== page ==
What comes first: People or oil?


The recent explosion — both literal and figurative — of railroad shipments of crude oil from North Dakota has opened a new front in the long-running tension over which interests are served by our transportation system: people’s or commerce’s.

The two can’t be neatly divided, of course, because the movement of goods benefits people. But it’s interesting to note that as the former Great Northern rail line from Chicago to the Pacific Northwest becomes more clogged with shipments of petroleum, manufactured goods and agricultural products, it’s Minnesota’s only passenger trains that are being detoured and delayed.

According to an Amtrak service alert, its Empire Builder trains will have “significant delays along the route due to freight train interference” through at least the end of February. BNSF Railway, from which Amtrak leases track rights, has ordered westbound Empire Builder trains to detour from Fargo to Minot, N.D., missing stops at Grand Forks, Devils Lake and Rugby. Amtrak is filling the gaps with bus service.

“We are working to reduce delays whenever possible and provide our passengers with more reliable service,” Amtrak announced. But it’s clear that freight takes precedence over human travelers.

How about the matchup between people and potentially dangerous tank cars full of volatile oil? Fred Millar, a Virginia rail safety consultant, told me the railroads have no desire to reroute these burgeoning shipments — many made up of flimsy and obsolete “Pepsi cans on wheels” — around heavily populated areas, including the Twin Cities. And government can’t or won’t make them do it, either.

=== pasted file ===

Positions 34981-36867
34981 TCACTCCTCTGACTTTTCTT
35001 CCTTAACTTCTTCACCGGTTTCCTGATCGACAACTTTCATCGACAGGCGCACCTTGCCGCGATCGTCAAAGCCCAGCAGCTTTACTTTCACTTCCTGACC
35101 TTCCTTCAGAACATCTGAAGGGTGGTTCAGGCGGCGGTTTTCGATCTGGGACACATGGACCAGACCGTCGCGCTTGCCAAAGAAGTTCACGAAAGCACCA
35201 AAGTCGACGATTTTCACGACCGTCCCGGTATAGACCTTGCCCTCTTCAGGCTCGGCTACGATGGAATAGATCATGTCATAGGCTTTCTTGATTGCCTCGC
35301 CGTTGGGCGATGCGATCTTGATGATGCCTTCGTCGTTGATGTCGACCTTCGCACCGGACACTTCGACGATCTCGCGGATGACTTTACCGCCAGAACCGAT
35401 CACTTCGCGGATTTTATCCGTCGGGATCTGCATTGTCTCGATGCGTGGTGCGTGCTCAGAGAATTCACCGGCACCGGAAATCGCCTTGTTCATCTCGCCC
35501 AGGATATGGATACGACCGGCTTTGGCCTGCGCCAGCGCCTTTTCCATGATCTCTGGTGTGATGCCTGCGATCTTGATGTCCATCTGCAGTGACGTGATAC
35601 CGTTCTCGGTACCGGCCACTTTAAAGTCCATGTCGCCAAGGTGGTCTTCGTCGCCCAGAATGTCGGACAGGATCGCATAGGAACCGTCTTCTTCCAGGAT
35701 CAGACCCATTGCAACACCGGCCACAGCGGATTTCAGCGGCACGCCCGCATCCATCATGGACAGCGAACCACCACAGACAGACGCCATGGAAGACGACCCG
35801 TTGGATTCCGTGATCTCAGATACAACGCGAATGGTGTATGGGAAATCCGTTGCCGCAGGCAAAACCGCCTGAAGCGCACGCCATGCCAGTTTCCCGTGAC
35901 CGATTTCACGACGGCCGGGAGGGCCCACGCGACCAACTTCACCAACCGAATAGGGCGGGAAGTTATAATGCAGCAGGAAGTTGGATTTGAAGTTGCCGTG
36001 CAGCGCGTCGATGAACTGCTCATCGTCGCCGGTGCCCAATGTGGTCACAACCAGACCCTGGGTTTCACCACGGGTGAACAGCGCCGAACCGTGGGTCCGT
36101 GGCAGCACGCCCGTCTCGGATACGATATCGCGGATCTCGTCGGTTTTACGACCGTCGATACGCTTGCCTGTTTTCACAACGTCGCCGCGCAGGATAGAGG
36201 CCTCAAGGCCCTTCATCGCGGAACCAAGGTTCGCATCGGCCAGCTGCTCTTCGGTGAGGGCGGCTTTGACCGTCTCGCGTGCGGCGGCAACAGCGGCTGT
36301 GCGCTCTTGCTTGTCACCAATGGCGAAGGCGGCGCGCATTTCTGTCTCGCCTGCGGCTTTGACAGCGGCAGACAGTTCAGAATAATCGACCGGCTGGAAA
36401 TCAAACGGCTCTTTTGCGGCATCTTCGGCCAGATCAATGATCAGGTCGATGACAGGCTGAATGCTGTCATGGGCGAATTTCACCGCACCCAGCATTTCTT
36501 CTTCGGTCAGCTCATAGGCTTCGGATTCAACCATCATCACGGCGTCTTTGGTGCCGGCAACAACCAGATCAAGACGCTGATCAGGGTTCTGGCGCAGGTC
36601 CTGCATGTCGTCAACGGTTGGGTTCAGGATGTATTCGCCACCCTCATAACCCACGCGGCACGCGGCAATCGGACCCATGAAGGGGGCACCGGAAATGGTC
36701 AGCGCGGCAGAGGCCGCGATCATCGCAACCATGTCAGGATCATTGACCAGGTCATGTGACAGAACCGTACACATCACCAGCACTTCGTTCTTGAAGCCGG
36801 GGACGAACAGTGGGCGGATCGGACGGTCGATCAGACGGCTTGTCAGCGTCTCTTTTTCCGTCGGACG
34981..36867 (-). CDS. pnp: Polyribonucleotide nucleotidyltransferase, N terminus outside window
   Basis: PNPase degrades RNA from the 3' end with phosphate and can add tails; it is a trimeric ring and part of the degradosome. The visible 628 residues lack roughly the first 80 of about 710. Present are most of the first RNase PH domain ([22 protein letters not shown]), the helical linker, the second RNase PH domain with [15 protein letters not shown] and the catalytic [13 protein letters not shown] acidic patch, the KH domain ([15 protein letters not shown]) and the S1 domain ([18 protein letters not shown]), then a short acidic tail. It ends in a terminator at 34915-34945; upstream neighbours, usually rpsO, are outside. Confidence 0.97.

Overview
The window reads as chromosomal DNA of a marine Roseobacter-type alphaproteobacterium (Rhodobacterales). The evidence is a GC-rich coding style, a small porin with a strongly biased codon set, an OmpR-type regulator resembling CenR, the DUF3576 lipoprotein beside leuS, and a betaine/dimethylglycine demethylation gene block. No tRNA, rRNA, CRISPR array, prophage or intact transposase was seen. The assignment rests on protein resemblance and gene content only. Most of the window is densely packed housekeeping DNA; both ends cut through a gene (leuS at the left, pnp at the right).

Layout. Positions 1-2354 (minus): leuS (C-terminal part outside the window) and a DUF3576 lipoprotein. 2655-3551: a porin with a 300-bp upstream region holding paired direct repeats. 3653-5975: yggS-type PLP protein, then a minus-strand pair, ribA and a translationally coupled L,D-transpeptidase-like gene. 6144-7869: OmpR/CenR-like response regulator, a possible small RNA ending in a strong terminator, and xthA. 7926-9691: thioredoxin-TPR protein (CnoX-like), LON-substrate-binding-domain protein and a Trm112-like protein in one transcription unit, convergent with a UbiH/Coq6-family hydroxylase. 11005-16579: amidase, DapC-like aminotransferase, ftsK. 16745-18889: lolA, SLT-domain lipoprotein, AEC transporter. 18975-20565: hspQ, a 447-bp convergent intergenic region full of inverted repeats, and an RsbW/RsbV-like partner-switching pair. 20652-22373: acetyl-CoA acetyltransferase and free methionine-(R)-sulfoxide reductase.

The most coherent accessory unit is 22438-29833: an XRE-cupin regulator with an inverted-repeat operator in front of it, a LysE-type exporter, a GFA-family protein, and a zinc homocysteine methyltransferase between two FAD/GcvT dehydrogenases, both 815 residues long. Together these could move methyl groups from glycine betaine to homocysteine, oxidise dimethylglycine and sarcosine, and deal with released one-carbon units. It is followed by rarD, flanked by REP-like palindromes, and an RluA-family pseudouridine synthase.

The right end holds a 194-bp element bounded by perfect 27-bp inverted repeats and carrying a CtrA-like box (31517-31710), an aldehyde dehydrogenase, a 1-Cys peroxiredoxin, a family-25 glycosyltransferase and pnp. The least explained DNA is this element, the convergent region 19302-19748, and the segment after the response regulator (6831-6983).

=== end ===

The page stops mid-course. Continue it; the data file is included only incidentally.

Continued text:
In response, two Minneapolis legislators have proposed charging 0.01 cents per gallon of crude shipped in the state by pipeline, rail or truck to beef up disaster readiness. Sen. Scott Dibble and Rep. Frank Hornstein, chairmen of the Transportation Finance Committees, also called for tougher safety standards, new emergency response plans and readiness for spills if oil is shipped by tankers on Lake Superior.

At the suggested rate, each 30,000-gallon tank car would be assessed $3. It’s reported that the entire program could raise up to $30 million a year, but even with today’s booming oil traffic through Minnesota the railroads would pay well under $1 million. That’s a rounding error for businesses that have been investing tens of billions in their infrastructure to meet the new demand.

Meanwhile, the Minnesota Department of Transportation has joined six other states, 10 ports and the BNSF in the Great Northern Corridor Coalition, a group representing freight interests from Chicago to Washington state. Its mission is to improve the corridor of rails and roads that carries 200 million tons of freight a year with regional cooperation, planning and shared project implementation.

MnDOT senior rail planner Dave Christianson said the corridor is “vital to communities,” adding that “we rely on this multimodal transportation system to move U.S. products to global markets and deliver necessary commodities to our communities.”

This is all well and good. It would be nicer, though, if the group also paid attention to the safety and convenience of the people in those communities who live along the corridor and travel it by rail.

Join Minnesota 2020 tomorrow for a broader Tuesday Talk discussion on the future of transporting oil through Minnesota.